NEWS RELEASE 03/27/12
2012 U.S. GAAP Financial Reporting Taxonomy Adopted and Supported by SEC Effective March 26, 2012Norwalk, CT, March 27, 2012—The U.S. Securities and Exchange Commission (SEC) has adopted the 2012 non-governmental U.S. GAAP Financial Reporting Taxonomy, the Financial Accounting Foundation (FAF) and the Financial Accounting Standards Board (FASB) announced today. The FAF and the FASB are responsible for the ongoing maintenance of the Taxonomy applicable to public issuers registered with the SEC.
The U.S. GAAP Financial Reporting Taxonomy contains updates for accounting standards and other improvements to the official Taxonomy previously in use by SEC issuers.
The complete U.S. GAAP 2012 Taxonomy is available here.
Questions about using this Taxonomy for creating and submitting eXtensible Business Reporting Language (XBRL) tagged interactive data files in compliance with SEC rules should be directed to the SEC. SEC contact details and guidance are available at the SEC’s portal on XBRL.
The U.S. GAAP Financial Reporting Taxonomy is a list of computer-readable tags in XBRL that allows companies to tag precisely the thousands of pieces of financial data that are included in typical long-form financial statements and related footnote disclosures. The tags allow computers to automatically search for, assemble, and process data so it can be readily accessed and analyzed by investors, analysts, journalists, and regulators.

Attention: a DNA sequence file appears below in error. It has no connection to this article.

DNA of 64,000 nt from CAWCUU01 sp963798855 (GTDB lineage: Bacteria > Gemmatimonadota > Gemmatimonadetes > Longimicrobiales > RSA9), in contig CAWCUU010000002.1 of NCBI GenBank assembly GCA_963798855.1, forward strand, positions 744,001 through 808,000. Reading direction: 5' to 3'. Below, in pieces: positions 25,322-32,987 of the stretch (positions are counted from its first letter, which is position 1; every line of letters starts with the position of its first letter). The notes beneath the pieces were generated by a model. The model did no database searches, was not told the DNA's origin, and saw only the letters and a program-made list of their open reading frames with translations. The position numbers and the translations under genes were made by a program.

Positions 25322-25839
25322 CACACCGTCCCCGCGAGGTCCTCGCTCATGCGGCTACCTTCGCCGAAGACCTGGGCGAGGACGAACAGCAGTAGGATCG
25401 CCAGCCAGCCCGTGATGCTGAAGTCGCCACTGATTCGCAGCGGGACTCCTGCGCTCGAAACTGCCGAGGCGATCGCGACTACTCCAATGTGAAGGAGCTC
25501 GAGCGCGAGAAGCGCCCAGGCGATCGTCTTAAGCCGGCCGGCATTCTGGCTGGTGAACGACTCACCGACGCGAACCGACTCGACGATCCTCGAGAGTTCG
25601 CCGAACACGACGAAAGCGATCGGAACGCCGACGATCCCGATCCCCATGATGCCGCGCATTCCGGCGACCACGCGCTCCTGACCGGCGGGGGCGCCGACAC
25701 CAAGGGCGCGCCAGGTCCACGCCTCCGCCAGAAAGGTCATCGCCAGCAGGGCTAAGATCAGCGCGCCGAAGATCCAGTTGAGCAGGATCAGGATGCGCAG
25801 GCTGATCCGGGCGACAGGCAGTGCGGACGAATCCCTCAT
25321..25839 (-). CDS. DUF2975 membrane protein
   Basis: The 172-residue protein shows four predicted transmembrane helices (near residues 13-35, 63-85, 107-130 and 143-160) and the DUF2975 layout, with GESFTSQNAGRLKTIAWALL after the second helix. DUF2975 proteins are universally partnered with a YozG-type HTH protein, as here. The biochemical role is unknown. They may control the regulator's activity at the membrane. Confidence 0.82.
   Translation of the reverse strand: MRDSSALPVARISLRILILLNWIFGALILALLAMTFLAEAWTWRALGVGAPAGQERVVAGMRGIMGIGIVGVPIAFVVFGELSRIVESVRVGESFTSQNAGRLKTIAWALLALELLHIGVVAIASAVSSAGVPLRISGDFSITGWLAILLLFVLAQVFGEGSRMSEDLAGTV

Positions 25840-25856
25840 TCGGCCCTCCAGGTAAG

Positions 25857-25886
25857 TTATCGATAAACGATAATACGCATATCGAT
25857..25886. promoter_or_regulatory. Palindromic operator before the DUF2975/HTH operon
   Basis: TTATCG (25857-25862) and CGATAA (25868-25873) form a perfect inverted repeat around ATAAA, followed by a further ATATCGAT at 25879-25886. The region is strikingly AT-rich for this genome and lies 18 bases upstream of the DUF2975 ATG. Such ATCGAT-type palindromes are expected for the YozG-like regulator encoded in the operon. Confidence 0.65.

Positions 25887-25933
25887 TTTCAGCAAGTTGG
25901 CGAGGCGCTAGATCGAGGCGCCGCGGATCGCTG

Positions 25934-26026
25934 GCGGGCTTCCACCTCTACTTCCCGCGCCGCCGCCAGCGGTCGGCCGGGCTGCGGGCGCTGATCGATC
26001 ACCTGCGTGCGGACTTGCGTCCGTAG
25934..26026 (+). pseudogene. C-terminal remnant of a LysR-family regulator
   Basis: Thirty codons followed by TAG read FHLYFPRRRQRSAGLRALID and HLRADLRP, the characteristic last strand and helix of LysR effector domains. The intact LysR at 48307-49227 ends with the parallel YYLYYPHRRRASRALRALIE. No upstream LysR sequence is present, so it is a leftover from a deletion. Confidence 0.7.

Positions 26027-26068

In early 2010, the FAF assumed maintenance responsibilities for the Taxonomy, and, along with the FASB, assembled a team of technical staff dedicated to updating the Taxonomy for changes in U.S. GAAP, identifying best practices in Taxonomy extensions, and implementing technical enhancements. The 2011 Taxonomy currently in use by SEC issuers was developed by the FASB.
About the Financial Accounting Standards Board
Since 1973, the Financial Accounting Standards Board has been the designated organization in the private sector for establishing standards of financial accounting and reporting. Those standards govern the preparation of financial reports and are officially recognized as authoritative by the Securities and Exchange Commission and the American Institute of Certified Public Accountants. Such standards are essential to the efficient functioning of the economy because investors, creditors, auditors, and others rely on credible, transparent, and comparable financial information. For more information about the FASB, visit our website at www.fasb.org.
About the Financial Accounting Foundation
The FAF is responsible for the oversight, administration, and finances of both the Financial Accounting Standards Board (FASB) and its counterpart for state and local government, the Governmental Accounting Standards Board (GASB). The Foundation is also responsible for selecting the members of both Boards and their respective Advisory Councils.